A young girl whose surrogate mother refused $10,000 from her biological parents to have her aborted has passed away at the age of 8.
Two weeks after celebrating her birthday, Seraphina Nayleigh Harrell passed away at Boston Children’s Hospital.
Her adoptive mother, Rena Harrel, wrote on Facebook: “Still can’t believe I have to talk about my baby in the past tense. Still trying to figure out how daily life is supposed to work without her in it.”
Seraphina’s adoptive father, Thomas Harrell, also said: “For the eight years she lived, she had a full life.
“She had a lot of joy in her life and gave a lot of other people joy in ways that sometimes weren’t expected.”
It was in 2011 when a couple hired Crystal Kelley to be the surrogate mother after they had difficulty conceiving children.
But when Kelley underwent a routine ultrasound in 2012, it was discovered that the baby suffered from severe heart defects, a cyst in her brain, a cleft lip and palate. She also had at least two spleens and many of her internal organs were in the wrong place.
Doctors said that Seraphina would need to undergo several heart surgeries and would only have a 25% chance to have a normal life.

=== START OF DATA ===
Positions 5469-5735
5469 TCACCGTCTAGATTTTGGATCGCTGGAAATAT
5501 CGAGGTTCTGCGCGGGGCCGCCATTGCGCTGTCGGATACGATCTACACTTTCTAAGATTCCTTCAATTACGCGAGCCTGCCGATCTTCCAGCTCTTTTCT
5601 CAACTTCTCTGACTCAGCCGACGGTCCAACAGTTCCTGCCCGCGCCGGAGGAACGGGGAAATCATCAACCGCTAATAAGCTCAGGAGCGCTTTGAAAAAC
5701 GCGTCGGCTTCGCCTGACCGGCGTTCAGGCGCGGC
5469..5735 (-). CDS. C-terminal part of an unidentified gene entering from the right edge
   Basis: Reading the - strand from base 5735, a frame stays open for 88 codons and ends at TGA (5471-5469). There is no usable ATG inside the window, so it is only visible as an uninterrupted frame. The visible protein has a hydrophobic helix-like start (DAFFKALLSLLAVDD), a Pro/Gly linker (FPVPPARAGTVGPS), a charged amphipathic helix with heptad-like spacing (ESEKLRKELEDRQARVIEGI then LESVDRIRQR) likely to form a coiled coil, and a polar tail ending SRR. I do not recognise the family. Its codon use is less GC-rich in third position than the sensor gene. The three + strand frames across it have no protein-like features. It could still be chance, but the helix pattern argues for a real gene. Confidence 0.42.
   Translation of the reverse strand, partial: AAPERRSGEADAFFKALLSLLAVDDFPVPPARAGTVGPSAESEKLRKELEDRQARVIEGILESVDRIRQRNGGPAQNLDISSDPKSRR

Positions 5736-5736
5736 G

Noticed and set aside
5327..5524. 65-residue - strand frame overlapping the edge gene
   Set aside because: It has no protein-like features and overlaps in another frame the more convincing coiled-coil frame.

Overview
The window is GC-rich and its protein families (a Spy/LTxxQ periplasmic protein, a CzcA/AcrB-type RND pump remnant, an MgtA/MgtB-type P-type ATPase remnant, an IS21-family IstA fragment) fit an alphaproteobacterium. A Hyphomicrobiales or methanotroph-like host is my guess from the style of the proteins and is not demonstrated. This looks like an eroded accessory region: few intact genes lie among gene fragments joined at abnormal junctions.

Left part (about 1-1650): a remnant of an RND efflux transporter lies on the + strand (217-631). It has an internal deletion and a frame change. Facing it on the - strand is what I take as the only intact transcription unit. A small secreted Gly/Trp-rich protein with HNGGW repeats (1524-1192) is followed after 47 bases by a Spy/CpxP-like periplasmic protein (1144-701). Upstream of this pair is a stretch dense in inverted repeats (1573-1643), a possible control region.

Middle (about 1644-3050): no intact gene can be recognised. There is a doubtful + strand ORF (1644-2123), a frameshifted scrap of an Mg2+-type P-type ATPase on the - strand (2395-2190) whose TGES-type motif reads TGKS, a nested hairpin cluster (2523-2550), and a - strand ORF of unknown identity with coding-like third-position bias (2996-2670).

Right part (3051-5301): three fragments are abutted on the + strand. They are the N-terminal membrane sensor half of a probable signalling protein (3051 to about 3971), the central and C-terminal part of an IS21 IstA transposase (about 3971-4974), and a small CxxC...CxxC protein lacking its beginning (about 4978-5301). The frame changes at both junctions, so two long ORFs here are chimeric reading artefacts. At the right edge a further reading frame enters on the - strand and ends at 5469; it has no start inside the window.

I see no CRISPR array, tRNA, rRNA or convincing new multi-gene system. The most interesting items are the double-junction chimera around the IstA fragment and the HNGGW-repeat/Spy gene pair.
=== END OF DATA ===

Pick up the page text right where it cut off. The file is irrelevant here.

The girl’s biological family wanted Kelley to abort her but the surrogate mother decided to keep the baby alive.
“Once I realized that I was going to be the only person really fighting for her, that Mama bear instinct kicked in, and there was no way I was giving up without a fight,” Kelley said at that time.
Seraphina was born on June 25, weighing 6lbs and 9ozs and was adopted by the Harrell family.
Rene Harrel wrote on Facebook: “COVID-19 has interrupted a lot over the past few months, and it wouldn’t be very honoring of Seraphina’s memory to put people at risk of contracting it,’ wrote Rene on Facebook.
“Because the Commonwealth considers this a large ‘unenclosed outdoor area’ with enough space to practice social distancing, there are no regulations limiting attendance or requiring mask usage, but we are requesting that everyone planning to come wear a mask and will provide them for anyone who doesn’t have one.”
Those who knew the young girl said her life was not defined by her medical conditions – it was love.
“There is just no getting around acknowledging the heartache of those who love her the most, who truly weren’t ready to see her go.’ read the obituary,” the obituary read.
“But truth is, sadness is not the defining sum of Seraphina’s story…love is. Seraphina’s larger than life personality only grew throughout her life, and you never had to guess what she was thinking or feeling.
“At least once a day, someone would snuggle up to her and repeat the Seraphina family motto: ‘For a girl who can’t talk, you sure are never quiet!”
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